## NASA, Flying and Slope Formula

NASA recently released a new “Fly By Math” simulator as part of their Smart Skies program. They are calling it “a fresh look at traditional distance-rate-time problems.” This is a great way for students to see a practical application of linear equations.

The other day I was flying my favorite plane 8,000 feet above the ground, slicing across the sky at about 200 miles an hour, when I realized that I needed to whip out the old slope formula from algebra:  Y = MX + B.

Flying a plane isn’t like driving a car.   When you’re up high, going fast, your plane is loaded with “potential energy” that needs to be dissipated during the approach to landing.    Part of being a good pilot is about managing that energy wisely by descending at a rate that is efficient in terms of lift/drag ratio, fuel usage, passenger comfort, and of course safety.   (Flying along at 8,000 feet until you get to your airport and then spiraling down to a landing would be inefficient, wasteful, and weird for the passengers, who prefer smooth descents.)

As I did my math I realized that I wanted to stay up relatively high that day because the winds were in my favor and also because the temperature at 8,000 feet was about 20 degrees cooler than on the ground on a hot day. I settled on a 500 foot-per-minute descent rate (slope) and then got out my pencil to do the math to figure out how far away I should begin my decent.

I calculated that flying at a speed of three miles per minute, while descending 500 feet per minute would mean that I would get six miles closer to the airport for every 1,000 feet of altitude that I descended.    Being 8,000 feet above the ground therefore meant that I would need to start my descent forty two miles before my destination for a nice glide right to my home runway.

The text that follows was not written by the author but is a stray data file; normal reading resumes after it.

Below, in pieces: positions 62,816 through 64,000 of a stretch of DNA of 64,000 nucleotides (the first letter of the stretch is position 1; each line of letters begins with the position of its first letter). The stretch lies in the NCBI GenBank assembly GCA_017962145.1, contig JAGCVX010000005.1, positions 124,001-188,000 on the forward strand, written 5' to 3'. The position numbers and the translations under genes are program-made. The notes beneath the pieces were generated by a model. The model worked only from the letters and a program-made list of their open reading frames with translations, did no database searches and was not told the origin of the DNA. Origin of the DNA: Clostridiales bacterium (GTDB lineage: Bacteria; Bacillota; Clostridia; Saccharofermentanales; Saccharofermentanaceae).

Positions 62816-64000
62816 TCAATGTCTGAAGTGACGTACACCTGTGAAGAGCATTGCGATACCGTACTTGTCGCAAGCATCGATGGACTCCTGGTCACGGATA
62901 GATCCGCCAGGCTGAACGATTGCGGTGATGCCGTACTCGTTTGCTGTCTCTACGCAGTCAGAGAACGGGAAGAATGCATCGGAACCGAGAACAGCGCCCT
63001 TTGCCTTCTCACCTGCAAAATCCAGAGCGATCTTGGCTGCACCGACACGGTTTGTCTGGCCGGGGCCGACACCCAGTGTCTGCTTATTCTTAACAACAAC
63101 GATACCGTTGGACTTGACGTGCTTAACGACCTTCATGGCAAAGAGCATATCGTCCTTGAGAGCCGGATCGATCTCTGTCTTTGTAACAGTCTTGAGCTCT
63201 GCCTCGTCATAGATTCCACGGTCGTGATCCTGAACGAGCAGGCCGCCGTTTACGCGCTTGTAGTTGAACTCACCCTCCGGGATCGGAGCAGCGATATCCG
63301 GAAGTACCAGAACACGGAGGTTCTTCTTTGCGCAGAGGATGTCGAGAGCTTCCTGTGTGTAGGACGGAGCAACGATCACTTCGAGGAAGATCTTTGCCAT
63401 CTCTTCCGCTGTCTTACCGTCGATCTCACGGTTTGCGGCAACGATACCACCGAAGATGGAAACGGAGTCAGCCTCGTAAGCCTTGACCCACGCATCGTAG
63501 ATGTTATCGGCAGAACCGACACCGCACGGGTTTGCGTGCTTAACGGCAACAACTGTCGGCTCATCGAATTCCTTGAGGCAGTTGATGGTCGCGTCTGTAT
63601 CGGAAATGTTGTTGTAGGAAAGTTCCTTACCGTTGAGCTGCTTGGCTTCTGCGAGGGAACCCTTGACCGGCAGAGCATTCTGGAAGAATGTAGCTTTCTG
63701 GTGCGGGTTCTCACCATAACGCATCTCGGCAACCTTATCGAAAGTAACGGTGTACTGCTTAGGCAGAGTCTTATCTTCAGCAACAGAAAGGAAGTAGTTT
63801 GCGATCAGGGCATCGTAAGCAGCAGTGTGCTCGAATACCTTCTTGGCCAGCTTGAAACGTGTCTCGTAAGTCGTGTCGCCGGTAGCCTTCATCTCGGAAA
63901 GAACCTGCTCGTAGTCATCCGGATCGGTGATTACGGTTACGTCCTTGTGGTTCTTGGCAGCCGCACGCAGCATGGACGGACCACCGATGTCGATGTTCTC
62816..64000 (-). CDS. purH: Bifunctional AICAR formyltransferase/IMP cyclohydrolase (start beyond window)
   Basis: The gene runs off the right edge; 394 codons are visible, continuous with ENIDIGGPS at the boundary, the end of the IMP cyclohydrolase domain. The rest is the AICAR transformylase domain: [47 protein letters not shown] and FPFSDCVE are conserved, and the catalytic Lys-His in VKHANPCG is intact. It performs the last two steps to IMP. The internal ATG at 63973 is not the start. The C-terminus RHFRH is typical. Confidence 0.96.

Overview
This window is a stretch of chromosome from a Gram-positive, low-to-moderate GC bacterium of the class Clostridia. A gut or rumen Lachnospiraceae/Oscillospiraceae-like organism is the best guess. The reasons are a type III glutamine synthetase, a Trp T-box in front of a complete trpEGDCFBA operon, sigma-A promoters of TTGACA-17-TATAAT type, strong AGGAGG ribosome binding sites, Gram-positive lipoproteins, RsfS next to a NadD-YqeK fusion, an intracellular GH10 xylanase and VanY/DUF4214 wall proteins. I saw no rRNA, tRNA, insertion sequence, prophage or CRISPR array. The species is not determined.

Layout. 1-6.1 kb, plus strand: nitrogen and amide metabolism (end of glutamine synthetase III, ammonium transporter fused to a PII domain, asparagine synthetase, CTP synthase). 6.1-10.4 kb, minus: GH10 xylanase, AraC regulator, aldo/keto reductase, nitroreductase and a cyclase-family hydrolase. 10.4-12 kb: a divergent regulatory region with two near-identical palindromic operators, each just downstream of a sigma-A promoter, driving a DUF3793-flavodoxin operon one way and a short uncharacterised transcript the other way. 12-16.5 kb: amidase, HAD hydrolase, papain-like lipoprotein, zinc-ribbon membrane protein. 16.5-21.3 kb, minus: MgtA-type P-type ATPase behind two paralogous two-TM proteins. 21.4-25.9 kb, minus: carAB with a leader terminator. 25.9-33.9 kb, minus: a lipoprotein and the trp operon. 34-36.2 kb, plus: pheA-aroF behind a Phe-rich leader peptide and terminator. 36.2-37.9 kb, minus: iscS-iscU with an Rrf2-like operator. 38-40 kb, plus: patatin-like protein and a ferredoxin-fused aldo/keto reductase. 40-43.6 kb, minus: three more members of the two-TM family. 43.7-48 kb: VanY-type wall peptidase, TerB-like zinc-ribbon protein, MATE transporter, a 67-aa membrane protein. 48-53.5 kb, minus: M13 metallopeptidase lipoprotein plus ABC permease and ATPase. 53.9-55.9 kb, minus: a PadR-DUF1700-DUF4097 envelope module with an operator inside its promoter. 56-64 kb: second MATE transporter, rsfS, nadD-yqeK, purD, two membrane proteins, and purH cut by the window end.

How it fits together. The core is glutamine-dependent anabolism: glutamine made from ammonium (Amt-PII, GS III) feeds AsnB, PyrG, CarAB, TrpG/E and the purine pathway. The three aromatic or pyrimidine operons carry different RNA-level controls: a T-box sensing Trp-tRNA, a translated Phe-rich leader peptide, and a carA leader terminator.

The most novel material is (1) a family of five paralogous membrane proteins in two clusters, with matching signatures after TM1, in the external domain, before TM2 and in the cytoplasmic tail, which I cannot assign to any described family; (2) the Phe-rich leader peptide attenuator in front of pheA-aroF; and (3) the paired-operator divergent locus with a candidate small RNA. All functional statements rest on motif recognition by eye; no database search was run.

Lucky for me, the air traffic controller that day was able to give me the exact descent rate (slope) that I wanted.   But it doesn’t always work out that way, usually because there are lots of other planes up there, and the air traffic controllers must make sure we all land safely.   It’s times like these that I am glad I paid attention in algebra class.

Bart Epstein is the Senior VP, Corporate Development and General Counsel at Tutor.com. He has previously written about his love of flying and volunteer Angel Flights.

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## Want to go to law school someday? Study math now.

Want to maybe be a lawyer someday? You’re not alone. But you may be surprised to hear that studying math may be the best thing you can do to increase your chances of getting in to a top law school.

Professor Michael Nieswiadomy recently analyzed law school admissions test (LSAT) scores for students from 29 college majors and found that students majoring in math, physics, and economics scored the highest on the LSAT.

As a lawyer (and former LSAT tutor), these results make intuitive sense to me. Being “good at arguing” is rarely what makes a great lawyer. The majority of lawyers never argue a case in court. Rather, we spend most of our time thinking, researching, analyzing, and writing.

Which majors scored the lowest, on average? Criminal justice and pre-law. (Ouch.)

Bart Epstein is the General Counsel and Senior Vice President for Corporate Development at Tutor.com.

Posted in Students, We Help0 Comments

## Tutor.com Participates in the 2009 Minority Broadband Summit

Chances are that you are reading this blog entry on a computer that uses a high speed “broadband” connection to the Internet.   Broadband connections make it so easy for us to stay connected with friends and family, read the latest news, follow our favorite sports teams, track our finances, build our skills, take classes, organize communities, and do much of our work right here online that it is pretty easy to take it for granted.   Many of us assume that most everyone in our country now has access to high speed Internet service the way that most of us have access to roads, water, and electricity.

Unfortunately, millions of Americans either have no broadband service where they live, or they cannot afford the access.   As a result, they (and their children) are at grave risk at being left behind in an increasingly digital world.  This problem is known as the digital divide.

What we collectively can and should do about the digital divide was the subject of an important event I attended this week, called the 2009 Minority Broadband Summit.